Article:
Power and Prosperity, by Mancur Olson

Power and Prosperity, by Mancur Olson

Recommended in The Economist, this is a book studying how economics relates to political systems. How does a society make the leap from unorganized tribe, to autocracy, to democracy? Olson studies how those in power benefit from each transition, demonstrating the economic incentive. Fascinating, easy-to-read book, as he has left all the heavy math to citations to economics papers. Olson, who died as he was finishing this book, wrote The Logic of Collective Action, apparently a seminal book on how interest groups form.

I don't have the book with me while I write this review, and it has been close to two months since I finished reading it, but I will list some of the observations that really struck me while reading this book. One caveat is that, since Olson is an economist, everything is treated as an economics problem (When all you've got is a hammer...). However, given that bias, I think he has some really interesting things to say.

Olson's account of how a society can progress towards democracy, explained solely in terms of individuals' self-interest, is compelling. It may be a bit simplistic, but it provides an overall structure within which many interesting observations can be made. I think that's what I thought was most interesting: Olson postulates only one force driving people, that being self-interest. By examining closely the incentives influencing a member of society, he uses this postulate to explain many behaviors.

For instance, he points out how democracies will inevitably be subverted by narrow interest groups, an effect which is obvious to any American. His explanation goes roughly as such: let's say that the interest group represents about 1% of society. Hence, it will feel 1% of any society-wide economic effects it induces. However, it will reap the benefit of 100% of any group-specific benefits it can arrange. In other words, its lobbying would have to be one hundred times as harmful to society as its perceived benefit before it is uneconomic for them to proceed. Narrower interest groups have even more incentive to harm society.

A similar problem arises in the area of public goods. Take a public good such as a fire department. This is of obvious benefit to everybody in society. In fact, its benefits are so manifest that people would be willing to pay more than their minimum share to create a fire department. And therein lies the problem. A situation has now been created where everybody would benefit from this public good, but not everybody needs to pay for it. A rational society member would thus try to position themselves as one of the ones that benefits, but does not pay for the public good. It's still valuable enough to everybody else that they will maintain it, and the member gets out of paying their share. It becomes a game of manipulation: if not enough people support it, then it doesn't happen and nobody gets the benefits, but as soon as there are enough people, everybody tries to get out of paying for it.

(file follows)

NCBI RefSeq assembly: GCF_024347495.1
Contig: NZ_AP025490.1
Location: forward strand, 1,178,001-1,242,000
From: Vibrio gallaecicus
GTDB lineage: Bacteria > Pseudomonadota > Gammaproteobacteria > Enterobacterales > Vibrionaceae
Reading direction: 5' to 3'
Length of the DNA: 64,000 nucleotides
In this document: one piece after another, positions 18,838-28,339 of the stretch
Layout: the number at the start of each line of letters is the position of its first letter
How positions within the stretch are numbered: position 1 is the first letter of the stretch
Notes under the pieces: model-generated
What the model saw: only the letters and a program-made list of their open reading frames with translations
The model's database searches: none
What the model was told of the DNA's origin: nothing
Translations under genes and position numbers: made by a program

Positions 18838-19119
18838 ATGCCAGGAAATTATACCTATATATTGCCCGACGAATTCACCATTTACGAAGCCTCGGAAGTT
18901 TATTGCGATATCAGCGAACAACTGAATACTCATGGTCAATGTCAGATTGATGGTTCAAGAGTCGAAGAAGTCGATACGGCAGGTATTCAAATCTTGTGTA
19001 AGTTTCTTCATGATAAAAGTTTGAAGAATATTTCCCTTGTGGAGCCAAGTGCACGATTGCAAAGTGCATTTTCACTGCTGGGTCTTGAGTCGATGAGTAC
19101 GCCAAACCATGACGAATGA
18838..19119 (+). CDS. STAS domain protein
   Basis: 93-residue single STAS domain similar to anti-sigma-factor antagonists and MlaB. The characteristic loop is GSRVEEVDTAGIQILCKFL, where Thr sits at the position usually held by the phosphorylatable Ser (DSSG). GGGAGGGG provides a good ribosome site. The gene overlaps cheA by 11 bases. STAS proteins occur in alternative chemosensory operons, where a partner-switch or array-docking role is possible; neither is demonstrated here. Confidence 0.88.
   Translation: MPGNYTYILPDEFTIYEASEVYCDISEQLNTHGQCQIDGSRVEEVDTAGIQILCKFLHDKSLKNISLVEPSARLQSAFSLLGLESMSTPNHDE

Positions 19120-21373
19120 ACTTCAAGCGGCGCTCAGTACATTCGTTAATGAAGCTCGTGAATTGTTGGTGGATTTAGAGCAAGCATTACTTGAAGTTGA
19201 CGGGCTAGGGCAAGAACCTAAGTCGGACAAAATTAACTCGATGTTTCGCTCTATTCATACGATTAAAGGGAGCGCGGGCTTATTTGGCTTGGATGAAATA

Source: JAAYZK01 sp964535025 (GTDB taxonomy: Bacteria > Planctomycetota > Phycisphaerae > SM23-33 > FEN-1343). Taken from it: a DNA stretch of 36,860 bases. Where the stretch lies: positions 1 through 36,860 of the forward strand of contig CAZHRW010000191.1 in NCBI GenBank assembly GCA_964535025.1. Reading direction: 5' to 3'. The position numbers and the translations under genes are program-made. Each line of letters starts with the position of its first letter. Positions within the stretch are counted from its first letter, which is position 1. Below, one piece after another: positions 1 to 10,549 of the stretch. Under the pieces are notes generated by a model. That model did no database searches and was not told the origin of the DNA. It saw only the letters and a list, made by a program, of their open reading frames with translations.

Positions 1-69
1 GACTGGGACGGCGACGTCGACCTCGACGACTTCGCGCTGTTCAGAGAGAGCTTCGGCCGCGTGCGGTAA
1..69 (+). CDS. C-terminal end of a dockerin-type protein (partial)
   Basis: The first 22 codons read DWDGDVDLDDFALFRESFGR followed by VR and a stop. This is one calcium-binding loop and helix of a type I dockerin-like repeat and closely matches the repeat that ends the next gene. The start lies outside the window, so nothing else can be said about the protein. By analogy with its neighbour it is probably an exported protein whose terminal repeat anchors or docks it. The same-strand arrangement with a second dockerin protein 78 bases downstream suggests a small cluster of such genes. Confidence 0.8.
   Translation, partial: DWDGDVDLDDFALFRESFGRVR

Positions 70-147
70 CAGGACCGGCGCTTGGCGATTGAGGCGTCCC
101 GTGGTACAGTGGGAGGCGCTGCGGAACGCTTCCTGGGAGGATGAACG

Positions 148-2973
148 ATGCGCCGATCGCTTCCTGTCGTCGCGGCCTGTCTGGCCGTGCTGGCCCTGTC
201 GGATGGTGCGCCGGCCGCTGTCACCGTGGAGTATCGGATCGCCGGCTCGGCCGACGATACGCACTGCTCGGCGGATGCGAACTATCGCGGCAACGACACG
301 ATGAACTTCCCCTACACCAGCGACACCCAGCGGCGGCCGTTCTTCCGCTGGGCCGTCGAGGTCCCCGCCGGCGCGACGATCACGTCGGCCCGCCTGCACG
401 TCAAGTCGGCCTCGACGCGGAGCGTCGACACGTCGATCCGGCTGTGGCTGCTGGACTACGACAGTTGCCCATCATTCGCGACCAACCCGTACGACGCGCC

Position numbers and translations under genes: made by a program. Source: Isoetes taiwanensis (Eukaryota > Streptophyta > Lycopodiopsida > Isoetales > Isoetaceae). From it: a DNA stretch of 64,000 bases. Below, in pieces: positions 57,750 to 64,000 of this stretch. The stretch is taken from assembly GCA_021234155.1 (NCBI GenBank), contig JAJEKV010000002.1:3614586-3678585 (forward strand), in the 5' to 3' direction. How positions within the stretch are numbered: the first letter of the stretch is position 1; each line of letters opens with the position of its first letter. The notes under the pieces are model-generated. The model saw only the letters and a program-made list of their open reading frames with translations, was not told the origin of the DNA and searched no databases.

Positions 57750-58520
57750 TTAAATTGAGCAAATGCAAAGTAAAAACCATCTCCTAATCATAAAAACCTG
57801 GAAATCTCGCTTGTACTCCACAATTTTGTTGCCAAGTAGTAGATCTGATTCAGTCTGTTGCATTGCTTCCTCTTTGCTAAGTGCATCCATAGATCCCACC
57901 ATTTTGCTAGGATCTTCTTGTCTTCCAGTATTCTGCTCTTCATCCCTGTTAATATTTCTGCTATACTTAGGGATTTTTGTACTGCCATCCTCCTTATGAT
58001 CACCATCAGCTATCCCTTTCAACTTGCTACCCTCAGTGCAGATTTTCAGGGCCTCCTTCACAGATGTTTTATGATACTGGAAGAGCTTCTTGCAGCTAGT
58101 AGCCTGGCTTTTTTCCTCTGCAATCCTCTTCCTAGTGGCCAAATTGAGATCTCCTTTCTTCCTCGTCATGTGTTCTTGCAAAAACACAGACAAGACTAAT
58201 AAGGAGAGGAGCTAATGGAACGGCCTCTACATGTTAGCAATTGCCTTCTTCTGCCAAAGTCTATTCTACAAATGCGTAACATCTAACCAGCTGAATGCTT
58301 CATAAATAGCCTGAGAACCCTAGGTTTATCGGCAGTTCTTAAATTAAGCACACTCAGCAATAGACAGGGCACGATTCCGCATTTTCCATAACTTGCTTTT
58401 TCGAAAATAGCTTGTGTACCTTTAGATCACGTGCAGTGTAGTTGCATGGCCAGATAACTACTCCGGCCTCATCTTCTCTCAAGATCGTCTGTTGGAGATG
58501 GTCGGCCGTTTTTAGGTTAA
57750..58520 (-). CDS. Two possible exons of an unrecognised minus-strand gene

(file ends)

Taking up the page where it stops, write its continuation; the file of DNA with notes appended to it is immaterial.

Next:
Olson details several other breakdowns of democracy in this vein which are fascinating. I won't go into each one here, since his book does a better job of describing them.

One last example that I thought was interesting was his examination of the Soviet economic system, its origins, and the legacy it left to now-struggling democracies overwhelmed with corruption. He points out that Stalin created an immensely efficient system, which served to create more wealth for the Soviet government (and therefore, Stalin), than any other system in history (Olson died in 1998 before Silicon Valley went really wacky :) ). By arranging incentives such that working a "normal" day gave workers a subsistence wage, but letting them keep a progressively larger percentage of their production as they worked overtime, the system encouraged all workers to produce an insane amount, of which the state kept an enormous percentage. However, without Stalin's guiding hand at the top, it quickly deteriorated into a system of corruption, where each level of the bureaucracy strove to keep as much of that production for themselves as possible. This endemic corruption contributed to the difficulties that the Soviet societies have had in changing to a market economy.

Golly. This is all from memory, without the book on hand, over a month after finishing it. So you can tell that it made quite an impression on me. It makes a lot of sense to me that, at the core, most people's decisions are driven by self-interest. It also points out the idea that to get a desired effect involves creating an incentive system which encourages that effect. This has been a running thought of mine recently (see my unformed thoughts), and I have been trying to figure out how such ideas could be put in place in a company.

Eric Nehrlich's WWW home page / nehrlich@alum.mit.edu